Overview: Arbitration is a voluntary dispute resolution process that is available to employers with both unionized and non-unionized employees. While many collective bargaining agreements (CBAs) include arbitration clauses, private employers with non-unionized workforces may also create arbitration programs to handle employment claims. The voluntary nature of arbitration requires, however, that both the employer and the employees agree to arbitrate their claims. If the parties are in agreement, either before or after the incident occurs which requires resolution, arbitration is an extremely useful tool for employers seeking to reduce their litigation costs and their exposure to litigation.
The Federal Arbitration Act (FAA) legitimizes interstate arbitration agreements by elevating them to the same legal standing as employment contracts. Thus, the FAA provides employers with substantial legal authority from which to build arbitration agreements and, depending on whether the agreements are enforceable, arbitration can be used to handle many types of costly employment disputes. Importantly, employers must be familiar with both the FAA and state law pertaining to arbitration procedures, if any, in order to ensure that arbitration programs and awards are legitimate and binding on the parties.
Trends: While private employers with a non-unionized workforce have other dispute resolution methods available to them like mediation, employers are increasingly moving toward arbitration because it typically involves a binding decision by the arbitrator which the parties must accept. This fact, combined with a typically narrow arbitrator selection process, may convey an advantage to the employer. In most cases, arbitration can deliver a fair and binding result, while substantially reducing costs associated with litigation, including investigative fees and attorney's fees.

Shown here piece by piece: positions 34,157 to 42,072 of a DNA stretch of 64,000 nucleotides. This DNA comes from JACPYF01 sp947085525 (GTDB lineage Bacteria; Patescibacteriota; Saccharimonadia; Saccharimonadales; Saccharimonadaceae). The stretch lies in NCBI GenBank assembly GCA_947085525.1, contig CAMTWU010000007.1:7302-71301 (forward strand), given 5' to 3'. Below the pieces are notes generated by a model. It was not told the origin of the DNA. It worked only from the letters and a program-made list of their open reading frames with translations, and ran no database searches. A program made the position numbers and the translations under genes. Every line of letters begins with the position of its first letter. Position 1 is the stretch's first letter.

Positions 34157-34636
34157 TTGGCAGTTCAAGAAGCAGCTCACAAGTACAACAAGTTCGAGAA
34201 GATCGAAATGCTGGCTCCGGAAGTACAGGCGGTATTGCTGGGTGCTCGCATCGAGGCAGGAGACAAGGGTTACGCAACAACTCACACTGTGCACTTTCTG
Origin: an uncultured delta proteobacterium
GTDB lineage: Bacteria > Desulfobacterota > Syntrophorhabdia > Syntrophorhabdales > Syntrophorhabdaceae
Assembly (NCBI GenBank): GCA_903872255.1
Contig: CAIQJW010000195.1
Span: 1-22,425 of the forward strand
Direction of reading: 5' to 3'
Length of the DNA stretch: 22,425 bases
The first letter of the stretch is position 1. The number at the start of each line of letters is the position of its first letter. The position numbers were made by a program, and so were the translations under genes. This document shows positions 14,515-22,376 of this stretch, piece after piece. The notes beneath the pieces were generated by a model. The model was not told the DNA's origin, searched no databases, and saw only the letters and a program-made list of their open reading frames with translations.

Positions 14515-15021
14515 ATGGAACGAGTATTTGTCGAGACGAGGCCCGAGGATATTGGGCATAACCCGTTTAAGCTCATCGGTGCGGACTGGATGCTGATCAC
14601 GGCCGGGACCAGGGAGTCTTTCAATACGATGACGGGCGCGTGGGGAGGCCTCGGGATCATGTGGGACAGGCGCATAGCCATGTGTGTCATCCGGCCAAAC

Employers with a unionized workforce typically opt to negotiate for labor arbitration clauses to be contained in CBAs as a cost-reduction and efficiency measure. Labor arbitration includes a formalized process of selecting an arbitrator, presenting information to the arbitrator, and of course, the receipt of a binding arbitration award from which appeals are only permissible if the award was fraudulent, the arbitrator exceeded his or her authority or the arbitrator committed misconduct.
Author: Michael Jacobson, JD, Legal Editor
The Supreme Court has handed a rare victory to workers in a case involving a mandatory arbitration provision, ruling unanimously that a court's authority to compel arbitration under the Federal Arbitration Act does not extend to all private employment contracts.
The Supreme Court has ruled unanimously that when a contract delegates an arbitrability question to an arbitrator, a court may not override the contract even if the court thinks the arbitrability claim is groundless.
A new Supreme Court case asks whether workers may bring employment claims in a class arbitration if an arbitration agreement does not explicitly bar class actions. In prior cases, the justices have generally interpreted the Federal Arbitration Act in favor of employers.
A new Kentucky Supreme Court ruling bans employers from requiring job applicants or employees to sign a mandatory arbitration agreement as a condition of their employment.
Updated to reflect information on a Supreme Court ruling concerning collective action waivers in arbitration agreements.
The 9th Circuit Court of Appeals has ruled that the Uniformed Services Employment and Reemployment Rights Act (USERRA) does not prohibit a mandatory arbitration clause covering employment discrimination claims.
This section helps HR professionals understand the alternative dispute resolution process, including mediation and arbitration, that allows HR and unions to resolve labor disputes in an expedited manner.
HR guidance on the benefits of creating arbitration programs and how arbitration programs can help employers reduce costs and exposures associated with litigation.